On leaving the Sextet, Evans turned permanently to leading his own trio, bring together bassist Scott LaFaro and Paul Motian on drums to record Portrait in Jazz.   Dedicated to a sense of freedom and democracy, the trio allowed Evans to explore new melodic ideas.   Their most important recording took place on 25 June, 1961 at New York’s Village Vanguard, released as Sunday At the Village Vanguard and Waltz For Debby on Riverside.   A study in musical intuition, these recordings set the standard for future piano trios, mixing elements of ‘cool jazz’ with a unique and inimitable synergy.   It was the last time that Evans would see his bassist LaFaro, who tragically died in a road accident just ten days after the recordings were made.   Though Evans pulled himself out of depression to regroup with bassist Chuck Israels nearly one year later, and later joined forces with bassist Eddie Gomez, he was bitterly aware of the loss.   ‘When you have evolved a concept of playing that depends on the specific personalities of outstanding players, how do you start again when they are gone?’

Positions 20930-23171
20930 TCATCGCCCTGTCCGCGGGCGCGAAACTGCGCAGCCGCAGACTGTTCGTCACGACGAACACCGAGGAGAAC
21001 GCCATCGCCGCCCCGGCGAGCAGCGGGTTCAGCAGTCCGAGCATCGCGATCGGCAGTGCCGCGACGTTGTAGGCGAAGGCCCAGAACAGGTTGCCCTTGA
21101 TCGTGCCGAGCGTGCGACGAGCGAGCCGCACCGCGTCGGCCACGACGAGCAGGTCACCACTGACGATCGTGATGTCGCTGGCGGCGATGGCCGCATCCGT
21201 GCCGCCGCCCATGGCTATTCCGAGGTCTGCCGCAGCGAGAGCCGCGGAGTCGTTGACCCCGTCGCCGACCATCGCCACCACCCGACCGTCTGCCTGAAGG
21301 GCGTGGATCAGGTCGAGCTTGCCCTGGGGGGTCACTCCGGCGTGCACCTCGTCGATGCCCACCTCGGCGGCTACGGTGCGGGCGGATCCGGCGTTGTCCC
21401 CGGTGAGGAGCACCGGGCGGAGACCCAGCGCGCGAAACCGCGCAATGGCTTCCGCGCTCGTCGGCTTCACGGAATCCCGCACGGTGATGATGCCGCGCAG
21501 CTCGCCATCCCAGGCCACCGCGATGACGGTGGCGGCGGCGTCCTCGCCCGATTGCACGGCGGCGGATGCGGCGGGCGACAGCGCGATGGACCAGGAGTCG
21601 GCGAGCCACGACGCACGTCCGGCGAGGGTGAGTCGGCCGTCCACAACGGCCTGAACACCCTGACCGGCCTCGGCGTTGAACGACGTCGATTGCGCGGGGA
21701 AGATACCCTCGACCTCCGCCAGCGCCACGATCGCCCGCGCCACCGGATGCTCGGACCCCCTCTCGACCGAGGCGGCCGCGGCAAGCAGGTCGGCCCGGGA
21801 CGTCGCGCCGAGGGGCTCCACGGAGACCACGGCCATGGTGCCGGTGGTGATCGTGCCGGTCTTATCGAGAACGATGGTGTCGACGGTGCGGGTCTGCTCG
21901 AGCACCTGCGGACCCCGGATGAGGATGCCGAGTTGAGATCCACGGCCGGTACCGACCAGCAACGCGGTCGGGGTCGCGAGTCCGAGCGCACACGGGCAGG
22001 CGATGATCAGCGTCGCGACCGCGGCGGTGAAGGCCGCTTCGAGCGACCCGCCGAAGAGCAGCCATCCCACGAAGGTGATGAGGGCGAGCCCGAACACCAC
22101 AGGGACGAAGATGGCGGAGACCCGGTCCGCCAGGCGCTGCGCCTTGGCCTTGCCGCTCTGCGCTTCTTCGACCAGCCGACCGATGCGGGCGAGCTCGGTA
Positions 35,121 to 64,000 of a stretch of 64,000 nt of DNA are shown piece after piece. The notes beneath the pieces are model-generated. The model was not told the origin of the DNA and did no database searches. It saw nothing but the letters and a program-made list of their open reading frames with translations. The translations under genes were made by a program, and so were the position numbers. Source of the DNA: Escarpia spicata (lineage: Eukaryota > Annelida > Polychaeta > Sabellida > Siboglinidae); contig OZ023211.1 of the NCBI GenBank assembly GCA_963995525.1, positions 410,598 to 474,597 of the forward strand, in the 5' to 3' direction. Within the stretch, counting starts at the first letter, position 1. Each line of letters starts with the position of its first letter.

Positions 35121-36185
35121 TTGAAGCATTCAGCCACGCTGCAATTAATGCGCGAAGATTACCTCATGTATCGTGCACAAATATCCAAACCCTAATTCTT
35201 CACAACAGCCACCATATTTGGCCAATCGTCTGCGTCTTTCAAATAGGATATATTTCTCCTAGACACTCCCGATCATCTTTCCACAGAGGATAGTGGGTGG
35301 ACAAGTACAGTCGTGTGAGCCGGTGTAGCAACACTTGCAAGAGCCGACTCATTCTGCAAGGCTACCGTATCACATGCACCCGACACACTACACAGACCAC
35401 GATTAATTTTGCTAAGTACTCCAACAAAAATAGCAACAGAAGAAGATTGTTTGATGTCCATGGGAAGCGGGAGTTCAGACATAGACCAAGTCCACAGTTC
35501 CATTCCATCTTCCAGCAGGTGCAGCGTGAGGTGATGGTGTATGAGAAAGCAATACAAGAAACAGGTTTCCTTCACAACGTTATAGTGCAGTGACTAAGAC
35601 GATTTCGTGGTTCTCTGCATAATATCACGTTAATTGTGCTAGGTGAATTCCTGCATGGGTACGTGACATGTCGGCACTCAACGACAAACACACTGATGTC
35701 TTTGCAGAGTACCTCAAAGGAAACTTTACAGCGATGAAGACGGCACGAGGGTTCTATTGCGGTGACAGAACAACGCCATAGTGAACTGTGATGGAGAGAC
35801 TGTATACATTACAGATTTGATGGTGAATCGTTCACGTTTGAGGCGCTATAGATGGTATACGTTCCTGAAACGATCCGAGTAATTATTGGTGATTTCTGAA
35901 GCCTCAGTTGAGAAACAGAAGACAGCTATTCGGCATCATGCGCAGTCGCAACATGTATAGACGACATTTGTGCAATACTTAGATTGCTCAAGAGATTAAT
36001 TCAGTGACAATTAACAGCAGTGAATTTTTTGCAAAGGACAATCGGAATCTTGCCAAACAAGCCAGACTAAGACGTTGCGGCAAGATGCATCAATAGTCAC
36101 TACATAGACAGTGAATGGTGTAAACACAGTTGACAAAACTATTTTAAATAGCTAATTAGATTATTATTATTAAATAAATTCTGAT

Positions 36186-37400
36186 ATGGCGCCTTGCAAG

Within his trio, Evans explored a highly individual harmonic language, carefully selecting each note of his harmonies and at times paring them down with a deliberateness of touch that could heighten their expressivity.   His exploration of tonal nuance was central to his touch: harmonies were enhanced by inner and outer moving parts, passing chromatic notes at times growing into chords, before splintering into a new voicing.   Evans himself likened the rhythmic placement of his chords to shadow lettering, in which only shadows are drawn in order to make the observer aware of the letters.   He also talked openly about an ‘internalised’ pulse, around which his trio played, regardless of where bar lines fell.   Some aspects of his playing, however, remained secret.   ‘He would never show me anything, like his voicings,’ recalled one pianist friend, Warren Bernhardt.   ‘Everyone wanted to steal them from him.’

Making tracks.   [TOP]